Anyone familiar with the parable, Who Moved My Cheese is aware that stubborn resistance can’t restore the status quo. It’s a simple story that illuminates the need to prepare for and adapt to change.
Switch, How to Change Things When Change is Hard by Dan Heath and Chris Heath, gives a more actionable approach to changing minds and habits. What both books illuminate is that, whether we’re subject to or promoting change, we can and must manage it, not vice versa.
Yet how many sales organizations are locked into Mad Men era sales tactics that make less and less sense in a digital, self-serve world?
The Internet has changed everything.
- It’s s changed how our prospects find us
- It influences what they think about us
- It confirms what they already know about us
- It educates and connects
- It’s a platform to build trust and credibility
And it all happens before a sales conversation ever takes place.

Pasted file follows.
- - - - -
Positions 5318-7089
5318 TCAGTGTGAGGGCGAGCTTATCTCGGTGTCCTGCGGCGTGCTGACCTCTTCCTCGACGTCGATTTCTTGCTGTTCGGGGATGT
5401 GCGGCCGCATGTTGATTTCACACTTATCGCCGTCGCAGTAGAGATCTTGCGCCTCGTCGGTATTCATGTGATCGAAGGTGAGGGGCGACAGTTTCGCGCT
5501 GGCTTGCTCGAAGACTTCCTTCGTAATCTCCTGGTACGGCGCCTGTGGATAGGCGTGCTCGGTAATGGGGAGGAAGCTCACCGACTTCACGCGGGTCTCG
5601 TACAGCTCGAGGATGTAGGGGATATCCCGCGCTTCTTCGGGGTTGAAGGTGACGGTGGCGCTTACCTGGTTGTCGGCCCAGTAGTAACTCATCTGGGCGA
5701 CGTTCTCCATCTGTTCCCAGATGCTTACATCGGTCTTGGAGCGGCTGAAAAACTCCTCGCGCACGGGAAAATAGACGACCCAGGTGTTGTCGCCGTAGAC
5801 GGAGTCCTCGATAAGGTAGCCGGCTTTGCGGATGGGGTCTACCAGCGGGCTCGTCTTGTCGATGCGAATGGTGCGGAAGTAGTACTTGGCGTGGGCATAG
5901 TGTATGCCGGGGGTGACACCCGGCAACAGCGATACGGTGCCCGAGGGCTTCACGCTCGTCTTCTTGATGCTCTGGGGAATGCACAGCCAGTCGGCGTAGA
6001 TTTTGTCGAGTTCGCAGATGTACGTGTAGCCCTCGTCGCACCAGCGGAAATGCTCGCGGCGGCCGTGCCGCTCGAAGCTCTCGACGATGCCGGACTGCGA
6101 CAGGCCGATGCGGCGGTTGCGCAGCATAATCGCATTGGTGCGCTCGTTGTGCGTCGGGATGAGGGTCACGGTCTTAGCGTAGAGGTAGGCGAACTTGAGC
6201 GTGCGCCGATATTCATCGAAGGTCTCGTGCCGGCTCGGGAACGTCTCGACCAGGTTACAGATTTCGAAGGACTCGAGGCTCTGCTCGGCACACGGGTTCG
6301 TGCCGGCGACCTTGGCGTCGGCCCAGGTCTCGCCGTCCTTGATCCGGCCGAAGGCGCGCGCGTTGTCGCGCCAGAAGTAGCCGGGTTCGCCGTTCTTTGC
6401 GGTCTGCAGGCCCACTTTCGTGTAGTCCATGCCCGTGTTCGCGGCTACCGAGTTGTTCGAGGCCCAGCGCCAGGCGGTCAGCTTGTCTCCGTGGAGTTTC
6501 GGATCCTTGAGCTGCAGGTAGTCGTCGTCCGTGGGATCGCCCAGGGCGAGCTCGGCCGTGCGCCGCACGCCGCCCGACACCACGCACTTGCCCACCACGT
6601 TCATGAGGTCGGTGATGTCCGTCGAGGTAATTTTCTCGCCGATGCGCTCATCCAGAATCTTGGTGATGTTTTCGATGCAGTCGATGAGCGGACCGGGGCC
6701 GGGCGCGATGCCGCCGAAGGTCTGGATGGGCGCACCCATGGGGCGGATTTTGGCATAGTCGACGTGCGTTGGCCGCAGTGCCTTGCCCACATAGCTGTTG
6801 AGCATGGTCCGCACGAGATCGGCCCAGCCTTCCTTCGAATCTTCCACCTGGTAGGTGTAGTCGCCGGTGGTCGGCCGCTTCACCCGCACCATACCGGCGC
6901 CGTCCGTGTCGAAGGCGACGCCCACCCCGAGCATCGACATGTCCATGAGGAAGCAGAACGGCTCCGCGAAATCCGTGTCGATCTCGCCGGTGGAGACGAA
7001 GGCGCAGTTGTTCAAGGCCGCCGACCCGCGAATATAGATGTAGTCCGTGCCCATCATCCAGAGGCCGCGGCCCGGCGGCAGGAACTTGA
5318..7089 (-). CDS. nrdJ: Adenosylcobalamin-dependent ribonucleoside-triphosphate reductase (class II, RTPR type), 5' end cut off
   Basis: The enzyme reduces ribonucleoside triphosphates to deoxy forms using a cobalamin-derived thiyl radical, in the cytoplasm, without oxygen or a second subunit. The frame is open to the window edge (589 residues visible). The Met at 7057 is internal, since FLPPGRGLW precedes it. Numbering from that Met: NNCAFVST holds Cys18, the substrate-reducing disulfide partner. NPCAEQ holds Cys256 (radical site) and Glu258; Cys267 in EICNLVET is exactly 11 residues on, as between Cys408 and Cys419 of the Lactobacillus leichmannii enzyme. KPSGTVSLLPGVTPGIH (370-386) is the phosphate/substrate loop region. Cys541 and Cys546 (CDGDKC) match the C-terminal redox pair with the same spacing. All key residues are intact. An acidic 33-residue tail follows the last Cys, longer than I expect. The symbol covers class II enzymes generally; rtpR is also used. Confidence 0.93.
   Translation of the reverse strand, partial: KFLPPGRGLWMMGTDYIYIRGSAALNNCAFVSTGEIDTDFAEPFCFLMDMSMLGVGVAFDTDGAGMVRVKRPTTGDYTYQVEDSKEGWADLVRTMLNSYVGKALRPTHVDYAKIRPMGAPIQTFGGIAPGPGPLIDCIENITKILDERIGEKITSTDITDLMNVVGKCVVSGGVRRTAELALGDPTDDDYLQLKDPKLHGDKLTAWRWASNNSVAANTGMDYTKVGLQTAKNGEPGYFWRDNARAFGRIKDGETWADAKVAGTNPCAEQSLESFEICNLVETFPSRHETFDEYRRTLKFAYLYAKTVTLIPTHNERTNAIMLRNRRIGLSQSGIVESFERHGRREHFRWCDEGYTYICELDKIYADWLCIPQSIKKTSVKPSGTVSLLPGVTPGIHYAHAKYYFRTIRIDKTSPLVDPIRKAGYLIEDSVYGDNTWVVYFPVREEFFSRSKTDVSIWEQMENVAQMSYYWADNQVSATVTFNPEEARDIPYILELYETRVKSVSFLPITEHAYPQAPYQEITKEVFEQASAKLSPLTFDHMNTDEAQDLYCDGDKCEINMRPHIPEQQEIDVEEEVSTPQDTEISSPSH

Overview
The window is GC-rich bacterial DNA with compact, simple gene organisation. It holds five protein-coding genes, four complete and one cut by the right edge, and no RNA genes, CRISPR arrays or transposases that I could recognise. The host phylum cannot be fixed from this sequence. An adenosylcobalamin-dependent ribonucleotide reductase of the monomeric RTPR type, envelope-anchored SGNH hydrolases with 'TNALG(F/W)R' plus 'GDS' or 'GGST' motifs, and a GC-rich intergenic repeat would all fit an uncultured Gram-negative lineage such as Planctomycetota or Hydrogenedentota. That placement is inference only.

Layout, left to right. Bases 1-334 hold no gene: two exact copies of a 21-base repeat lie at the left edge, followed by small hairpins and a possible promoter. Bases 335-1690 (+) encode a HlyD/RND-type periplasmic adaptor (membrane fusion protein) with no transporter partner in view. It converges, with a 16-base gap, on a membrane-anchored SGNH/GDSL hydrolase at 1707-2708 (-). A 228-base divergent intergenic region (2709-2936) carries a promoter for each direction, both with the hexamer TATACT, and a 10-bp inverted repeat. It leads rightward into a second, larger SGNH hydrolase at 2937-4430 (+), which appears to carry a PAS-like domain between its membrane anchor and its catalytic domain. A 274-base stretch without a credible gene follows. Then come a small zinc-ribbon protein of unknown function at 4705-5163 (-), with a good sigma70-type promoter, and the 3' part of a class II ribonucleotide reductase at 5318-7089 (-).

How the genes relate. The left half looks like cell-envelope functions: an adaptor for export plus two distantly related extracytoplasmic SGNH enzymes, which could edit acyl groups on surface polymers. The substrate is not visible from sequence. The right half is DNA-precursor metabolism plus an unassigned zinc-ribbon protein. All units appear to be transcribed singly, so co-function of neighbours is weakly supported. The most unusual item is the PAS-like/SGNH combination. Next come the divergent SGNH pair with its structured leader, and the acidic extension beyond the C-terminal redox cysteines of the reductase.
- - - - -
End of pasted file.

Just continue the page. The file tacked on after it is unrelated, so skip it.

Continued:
The sales cheese has not only moved, it’s left no forwarding address and has an unlisted number. Paul Castain’s recent post, “The Anonymous Prospect” shines a light on our changing sales landscape.
Can you stand up to online scrutiny? Can your company? Do you have anything to say? Is what you offer more useful, smart, helpful, up-to-date, or thoughtful as your competitor’s online presence?
Prospects no longer want to be sold, they want help buying.
Successful sales organizations are adapting to “smarketing”. They apply marketing strategies and tactics to guide leads through progressive steps of an inbound marketing process until they are sales-ready. They’re playing nice with their marketing colleagues to convert more leads. If you’ve been looking for your sales process, that’s where it is.